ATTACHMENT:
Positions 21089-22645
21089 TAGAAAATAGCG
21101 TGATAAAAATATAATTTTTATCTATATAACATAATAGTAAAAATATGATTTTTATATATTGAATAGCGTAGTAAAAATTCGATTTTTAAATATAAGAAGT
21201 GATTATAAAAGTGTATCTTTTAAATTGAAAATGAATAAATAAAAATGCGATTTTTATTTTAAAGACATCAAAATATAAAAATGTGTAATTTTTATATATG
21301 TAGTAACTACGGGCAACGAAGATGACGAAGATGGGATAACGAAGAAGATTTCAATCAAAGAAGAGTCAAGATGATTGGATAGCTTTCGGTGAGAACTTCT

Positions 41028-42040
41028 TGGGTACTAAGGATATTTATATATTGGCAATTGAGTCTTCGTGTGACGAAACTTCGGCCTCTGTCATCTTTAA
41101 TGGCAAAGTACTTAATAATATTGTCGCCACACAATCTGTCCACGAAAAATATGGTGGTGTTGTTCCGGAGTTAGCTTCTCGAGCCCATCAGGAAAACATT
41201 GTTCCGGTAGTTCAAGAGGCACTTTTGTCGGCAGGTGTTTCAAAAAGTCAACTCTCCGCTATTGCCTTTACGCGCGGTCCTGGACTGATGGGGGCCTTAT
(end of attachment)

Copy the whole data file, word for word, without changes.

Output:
Positions 21089-22645
21089 TAGAAAATAGCG
21101 TGATAAAAATATAATTTTTATCTATATAACATAATAGTAAAAATATGATTTTTATATATTGAATAGCGTAGTAAAAATTCGATTTTTAAATATAAGAAGT
21201 GATTATAAAAGTGTATCTTTTAAATTGAAAATGAATAAATAAAAATGCGATTTTTATTTTAAAGACATCAAAATATAAAAATGTGTAATTTTTATATATG
21301 TAGTAACTACGGGCAACGAAGATGACGAAGATGGGATAACGAAGAAGATTTCAATCAAAGAAGAGTCAAGATGATTGGATAGCTTTCGGTGAGAACTTCT

Positions 41028-42040
41028 TGGGTACTAAGGATATTTATATATTGGCAATTGAGTCTTCGTGTGACGAAACTTCGGCCTCTGTCATCTTTAA
41101 TGGCAAAGTACTTAATAATATTGTCGCCACACAATCTGTCCACGAAAAATATGGTGGTGTTGTTCCGGAGTTAGCTTCTCGAGCCCATCAGGAAAACATT
41201 GTTCCGGTAGTTCAAGAGGCACTTTTGTCGGCAGGTGTTTCAAAAAGTCAACTCTCCGCTATTGCCTTTACGCGCGGTCCTGGACTGATGGGGGCCTTAT